Voting reform package steams toward full Assembly vote
Republicans opposed two bills but joined Democrats in backing most
The package of bills include provisions on early counting and tweaks to the state’s mail-in voting systems. (Daniella Heminghaus for New Jersey Monitor)
A series of voting reforms, including provisions on early counting and tweaks to the state’s mail-in voting system, is headed to the Assembly floor after a voting reform legislative package won approval from the chamber’s appropriations committee Tuesday.
The five voting bills, championed by Assembly Speaker Craig Coughlin (D-Middlesex), are pitched as a response to moves in other states to restrict when and how voters cast ballots. They will likely face more amendments before the full Assembly votes on them.
“At a critical and harshly partisan time in our country, as others have moved to make it harder not easier to vote and the federal government has often been unable to act decisively, I think we can be exceptionally proud to boast that New Jersey is bucking the trend,” Coughlin said last week.
Voting rights advocates and representatives for New Jersey’s election officials speaking to the committee Tuesday raised concerns about ballot privacy, signature verification, and the chance that some reforms would disenfranchise voters.
Henal Patel, director of the New Jersey Institute for Social Justice’s democracy and justice program, opposed a measure she said would leave unaffiliated voters less time to vote in primaries than those already registered to a political party.
Under existing law, unaffiliated voters who have asked to be sent mail-in ballots for every election receive ballots for Republican and Democratic primaries and, like in-person unaffiliated voters, have up until Election Day to choose which to return. Lawmakers have proposed sending these unaffiliated voters party declaration forms first.
Under the new rules, Patel noted, election officials must first process the party declarations, giving these voters less time to cast their ballots.
“Over 21,000 unaffiliated voters voted in this election last week. All of those voters would have been impacted by this law had it been in effect already,” she said. “We can’t create a system where we have two tiers of rights for voters.”
Philip Hensley, a democracy policy analyst for the League of Women Voters of New Jersey, asked the committee to add a notification requirement to a bill that would see voters removed from the state’s perpetual vote-by-mail list for four years of inactivity.
Dale Florio, a lobbyist representing the state’s county clerks and election boards, asked the committee to exempt a small number of district-level in-person early voting results from disclosure under the Open Public Records Act until they could be lumped with election results later released by the Secretary of State. Florio cited concerns that low turnout could expose some residents’ votes.
Lawmakers last week approved provisions to address these concerns, but those changes did not bar the release of district-level election results under OPRA.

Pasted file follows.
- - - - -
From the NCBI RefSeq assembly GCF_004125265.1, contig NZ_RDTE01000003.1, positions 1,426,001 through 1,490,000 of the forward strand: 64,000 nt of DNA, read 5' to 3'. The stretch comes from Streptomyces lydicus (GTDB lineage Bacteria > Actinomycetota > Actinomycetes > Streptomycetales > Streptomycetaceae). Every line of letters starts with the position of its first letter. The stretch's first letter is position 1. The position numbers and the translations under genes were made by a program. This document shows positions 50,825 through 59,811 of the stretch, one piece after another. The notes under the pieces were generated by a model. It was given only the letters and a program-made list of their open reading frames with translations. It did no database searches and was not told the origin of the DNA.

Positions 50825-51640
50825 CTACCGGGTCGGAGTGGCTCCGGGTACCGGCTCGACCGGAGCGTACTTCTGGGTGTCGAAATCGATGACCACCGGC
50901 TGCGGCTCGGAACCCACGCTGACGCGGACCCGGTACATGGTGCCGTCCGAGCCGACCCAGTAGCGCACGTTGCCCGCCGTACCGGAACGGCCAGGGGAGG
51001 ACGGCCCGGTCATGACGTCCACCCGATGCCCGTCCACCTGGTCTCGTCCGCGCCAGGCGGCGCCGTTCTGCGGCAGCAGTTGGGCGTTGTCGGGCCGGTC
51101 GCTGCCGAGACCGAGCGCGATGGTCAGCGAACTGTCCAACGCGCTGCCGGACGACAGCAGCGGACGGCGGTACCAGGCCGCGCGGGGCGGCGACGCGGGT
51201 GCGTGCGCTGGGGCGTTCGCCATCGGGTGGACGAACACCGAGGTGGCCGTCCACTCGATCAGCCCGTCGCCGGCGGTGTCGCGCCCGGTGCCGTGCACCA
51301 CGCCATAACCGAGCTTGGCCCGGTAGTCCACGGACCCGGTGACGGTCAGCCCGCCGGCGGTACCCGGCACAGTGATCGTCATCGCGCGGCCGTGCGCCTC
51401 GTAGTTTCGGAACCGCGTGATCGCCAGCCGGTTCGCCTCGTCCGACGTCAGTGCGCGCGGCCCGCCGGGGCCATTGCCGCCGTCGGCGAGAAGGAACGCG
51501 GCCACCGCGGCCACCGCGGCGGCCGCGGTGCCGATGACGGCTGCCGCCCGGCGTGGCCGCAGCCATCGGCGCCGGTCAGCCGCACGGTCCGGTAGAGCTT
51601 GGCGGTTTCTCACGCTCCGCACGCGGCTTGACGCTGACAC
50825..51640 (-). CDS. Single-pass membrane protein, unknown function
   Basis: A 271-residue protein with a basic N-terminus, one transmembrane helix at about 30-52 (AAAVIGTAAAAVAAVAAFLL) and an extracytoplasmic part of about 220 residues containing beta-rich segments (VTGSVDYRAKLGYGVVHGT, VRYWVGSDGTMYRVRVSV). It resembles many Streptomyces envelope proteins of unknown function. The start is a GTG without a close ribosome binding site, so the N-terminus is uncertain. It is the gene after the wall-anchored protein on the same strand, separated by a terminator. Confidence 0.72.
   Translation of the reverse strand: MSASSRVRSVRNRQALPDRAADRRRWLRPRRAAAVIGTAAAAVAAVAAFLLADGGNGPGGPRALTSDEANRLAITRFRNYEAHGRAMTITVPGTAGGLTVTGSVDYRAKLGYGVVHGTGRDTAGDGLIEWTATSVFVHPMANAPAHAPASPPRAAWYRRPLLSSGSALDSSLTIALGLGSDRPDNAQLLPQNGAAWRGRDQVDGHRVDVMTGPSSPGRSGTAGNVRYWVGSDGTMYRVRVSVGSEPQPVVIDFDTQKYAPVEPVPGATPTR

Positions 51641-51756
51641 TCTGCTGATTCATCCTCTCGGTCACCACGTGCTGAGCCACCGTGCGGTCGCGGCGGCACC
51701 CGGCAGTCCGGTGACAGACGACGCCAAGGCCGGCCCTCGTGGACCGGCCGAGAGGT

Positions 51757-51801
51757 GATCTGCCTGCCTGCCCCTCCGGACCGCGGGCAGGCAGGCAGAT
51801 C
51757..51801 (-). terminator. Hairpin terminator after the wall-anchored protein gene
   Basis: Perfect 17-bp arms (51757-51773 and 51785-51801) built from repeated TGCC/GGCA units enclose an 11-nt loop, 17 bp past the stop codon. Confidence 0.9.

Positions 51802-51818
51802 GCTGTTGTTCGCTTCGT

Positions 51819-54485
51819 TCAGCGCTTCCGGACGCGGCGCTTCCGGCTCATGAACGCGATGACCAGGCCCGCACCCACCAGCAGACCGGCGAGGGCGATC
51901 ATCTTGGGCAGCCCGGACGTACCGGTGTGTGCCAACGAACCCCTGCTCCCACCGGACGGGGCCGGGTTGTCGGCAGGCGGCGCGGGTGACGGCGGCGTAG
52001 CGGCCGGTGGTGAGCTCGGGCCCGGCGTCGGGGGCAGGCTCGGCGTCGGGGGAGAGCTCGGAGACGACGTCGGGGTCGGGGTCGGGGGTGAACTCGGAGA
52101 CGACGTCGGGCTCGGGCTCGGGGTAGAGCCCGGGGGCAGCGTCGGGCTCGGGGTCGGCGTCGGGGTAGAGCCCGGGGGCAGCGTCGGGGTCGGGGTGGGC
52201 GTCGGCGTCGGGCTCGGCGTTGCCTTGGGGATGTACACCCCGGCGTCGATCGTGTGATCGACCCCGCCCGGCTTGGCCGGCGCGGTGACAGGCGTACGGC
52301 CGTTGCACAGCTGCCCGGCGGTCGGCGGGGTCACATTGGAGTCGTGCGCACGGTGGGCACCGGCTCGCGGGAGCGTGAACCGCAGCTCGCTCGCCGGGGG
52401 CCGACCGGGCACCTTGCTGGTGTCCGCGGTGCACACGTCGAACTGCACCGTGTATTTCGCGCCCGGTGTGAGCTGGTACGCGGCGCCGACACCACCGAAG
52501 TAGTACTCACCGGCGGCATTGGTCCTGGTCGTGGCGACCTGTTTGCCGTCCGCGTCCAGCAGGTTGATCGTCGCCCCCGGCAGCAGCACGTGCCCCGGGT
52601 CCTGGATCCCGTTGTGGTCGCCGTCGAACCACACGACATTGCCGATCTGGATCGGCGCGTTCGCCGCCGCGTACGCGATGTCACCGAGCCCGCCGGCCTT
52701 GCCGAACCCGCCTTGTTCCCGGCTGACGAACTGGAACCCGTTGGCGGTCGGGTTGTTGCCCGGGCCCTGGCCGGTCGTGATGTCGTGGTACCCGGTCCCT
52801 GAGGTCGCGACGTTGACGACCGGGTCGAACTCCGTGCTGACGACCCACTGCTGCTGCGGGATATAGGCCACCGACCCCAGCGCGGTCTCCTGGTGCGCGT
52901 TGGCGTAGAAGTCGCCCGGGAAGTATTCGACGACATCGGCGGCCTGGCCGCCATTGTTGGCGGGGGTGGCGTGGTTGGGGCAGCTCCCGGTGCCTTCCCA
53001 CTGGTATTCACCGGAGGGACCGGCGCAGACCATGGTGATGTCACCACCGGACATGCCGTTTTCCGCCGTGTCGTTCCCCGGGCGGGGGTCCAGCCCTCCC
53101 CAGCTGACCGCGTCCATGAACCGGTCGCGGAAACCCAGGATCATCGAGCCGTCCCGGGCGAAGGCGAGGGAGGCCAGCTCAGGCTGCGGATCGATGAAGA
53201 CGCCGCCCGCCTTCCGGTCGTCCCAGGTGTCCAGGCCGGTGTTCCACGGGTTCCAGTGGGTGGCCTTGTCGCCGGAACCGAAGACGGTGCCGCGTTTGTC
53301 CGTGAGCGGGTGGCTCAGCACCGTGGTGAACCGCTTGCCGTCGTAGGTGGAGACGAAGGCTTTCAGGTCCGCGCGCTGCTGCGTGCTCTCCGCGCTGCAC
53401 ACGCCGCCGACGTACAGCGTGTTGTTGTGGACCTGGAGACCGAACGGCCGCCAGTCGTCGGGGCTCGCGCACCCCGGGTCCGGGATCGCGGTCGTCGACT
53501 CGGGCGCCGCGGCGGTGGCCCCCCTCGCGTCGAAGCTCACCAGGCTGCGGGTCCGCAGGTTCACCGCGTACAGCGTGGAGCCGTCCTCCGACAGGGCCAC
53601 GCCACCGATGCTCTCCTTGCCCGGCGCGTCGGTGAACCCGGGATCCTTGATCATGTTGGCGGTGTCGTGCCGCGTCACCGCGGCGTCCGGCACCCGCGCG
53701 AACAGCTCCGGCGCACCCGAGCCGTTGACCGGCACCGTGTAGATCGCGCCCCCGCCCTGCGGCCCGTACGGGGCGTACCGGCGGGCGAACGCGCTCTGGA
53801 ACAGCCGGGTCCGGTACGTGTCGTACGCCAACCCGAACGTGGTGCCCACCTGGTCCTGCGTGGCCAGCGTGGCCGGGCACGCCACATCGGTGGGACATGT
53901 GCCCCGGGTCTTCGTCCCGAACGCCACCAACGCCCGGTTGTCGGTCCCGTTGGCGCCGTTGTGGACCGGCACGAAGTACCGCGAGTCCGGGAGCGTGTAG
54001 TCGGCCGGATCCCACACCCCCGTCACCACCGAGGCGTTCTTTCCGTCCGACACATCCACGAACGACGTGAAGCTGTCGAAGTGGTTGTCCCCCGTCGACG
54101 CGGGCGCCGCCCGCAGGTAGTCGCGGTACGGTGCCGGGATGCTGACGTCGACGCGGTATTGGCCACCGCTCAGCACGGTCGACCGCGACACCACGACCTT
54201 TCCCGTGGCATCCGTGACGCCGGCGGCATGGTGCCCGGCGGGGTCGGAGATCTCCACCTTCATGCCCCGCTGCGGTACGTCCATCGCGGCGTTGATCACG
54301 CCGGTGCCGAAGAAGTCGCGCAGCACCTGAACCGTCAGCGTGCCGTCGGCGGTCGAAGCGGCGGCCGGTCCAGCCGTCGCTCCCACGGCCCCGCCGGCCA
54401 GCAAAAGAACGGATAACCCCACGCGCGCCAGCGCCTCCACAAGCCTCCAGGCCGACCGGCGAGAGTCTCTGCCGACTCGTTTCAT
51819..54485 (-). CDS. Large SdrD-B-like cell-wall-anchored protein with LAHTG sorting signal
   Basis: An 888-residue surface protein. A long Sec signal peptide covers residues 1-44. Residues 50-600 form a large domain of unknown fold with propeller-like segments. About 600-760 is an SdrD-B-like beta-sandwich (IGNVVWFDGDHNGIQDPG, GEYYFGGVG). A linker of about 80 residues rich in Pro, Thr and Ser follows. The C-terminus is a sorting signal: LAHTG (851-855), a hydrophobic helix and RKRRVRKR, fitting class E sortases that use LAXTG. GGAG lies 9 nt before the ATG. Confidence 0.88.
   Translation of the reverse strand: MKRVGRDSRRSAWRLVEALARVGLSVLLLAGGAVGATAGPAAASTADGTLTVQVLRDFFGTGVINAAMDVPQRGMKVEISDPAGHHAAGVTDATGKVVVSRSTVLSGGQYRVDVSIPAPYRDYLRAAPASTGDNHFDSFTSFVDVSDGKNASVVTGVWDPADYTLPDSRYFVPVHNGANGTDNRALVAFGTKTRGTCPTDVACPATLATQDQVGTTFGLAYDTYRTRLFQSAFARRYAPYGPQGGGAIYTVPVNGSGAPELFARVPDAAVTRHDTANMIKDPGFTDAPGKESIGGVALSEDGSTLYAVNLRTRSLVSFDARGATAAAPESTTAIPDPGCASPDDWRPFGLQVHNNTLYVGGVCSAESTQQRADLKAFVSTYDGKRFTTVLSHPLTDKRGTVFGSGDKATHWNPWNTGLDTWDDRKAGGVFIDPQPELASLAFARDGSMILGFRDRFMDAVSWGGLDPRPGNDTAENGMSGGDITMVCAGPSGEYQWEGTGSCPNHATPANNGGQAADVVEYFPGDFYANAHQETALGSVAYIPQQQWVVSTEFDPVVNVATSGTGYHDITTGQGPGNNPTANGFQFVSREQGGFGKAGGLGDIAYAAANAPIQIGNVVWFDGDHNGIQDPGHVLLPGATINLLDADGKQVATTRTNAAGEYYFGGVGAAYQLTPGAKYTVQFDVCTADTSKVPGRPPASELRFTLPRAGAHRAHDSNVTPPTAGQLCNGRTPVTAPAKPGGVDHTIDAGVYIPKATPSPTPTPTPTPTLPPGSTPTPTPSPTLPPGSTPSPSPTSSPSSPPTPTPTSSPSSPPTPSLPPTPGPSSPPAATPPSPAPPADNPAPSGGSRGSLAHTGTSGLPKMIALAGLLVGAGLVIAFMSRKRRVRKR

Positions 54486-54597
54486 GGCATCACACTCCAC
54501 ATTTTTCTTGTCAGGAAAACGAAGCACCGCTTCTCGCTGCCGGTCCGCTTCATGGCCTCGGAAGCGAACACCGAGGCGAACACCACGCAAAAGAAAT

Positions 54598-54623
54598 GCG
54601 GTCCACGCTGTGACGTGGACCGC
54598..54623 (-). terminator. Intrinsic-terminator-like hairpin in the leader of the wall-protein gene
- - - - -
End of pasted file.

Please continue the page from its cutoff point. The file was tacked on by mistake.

“In small towns where you might have just one voter per district, when those votes are tallied, it’s very easy to see who that person is and whom they might have voted for,” Florio said.
Patel praised a provision in a separate bill that would allow voters to request a mail-in ballot while registering online but said its implementation should come sooner. Under the bill, that system must be in place by January 2026.
That provision drew Florio to repeat a request that the Legislature remove provisions allowing voters to electronically sign some requests for mail-in ballots. Such signatures, he warned, often don’t align with handwritten signatures on mail-in ballot certificates, and this could increase the risk of fraud and swell the number of legitimate voters who would have to cure their ballots to have their votes counted.
“In 2020, as we all know, we were an all vote-by-mail election. Over 50,000 vote-by-mails were rejected and roughly a third of those had to do with signature issues,” Florio said. “I can show you many examples of an electronic signature and a signature that I actually write myself. They’re wildly different.”
All four of the committee’s Republican members opposed that bill over cost and privacy concerns, while three of them voted against, without comment, the bill requiring unaffiliated voters to declare their party affiliation to vote by mail in a primary. The other voting bills passed unanimously, but no companion measures have yet been introduced in the Senate.
The committee also heard some back and forth over a bill that would require election officials to clear dead voters from the rolls 10 days before an election.
Patel said that provision could disenfranchise some living voters with names similar to a deceased person. To vote in a New Jersey election, a voter must be registered 21 days before it is held, and voters taken off the rolls 10 days before Election Day would have no recourse unless the state enacted same-day registration, she said.
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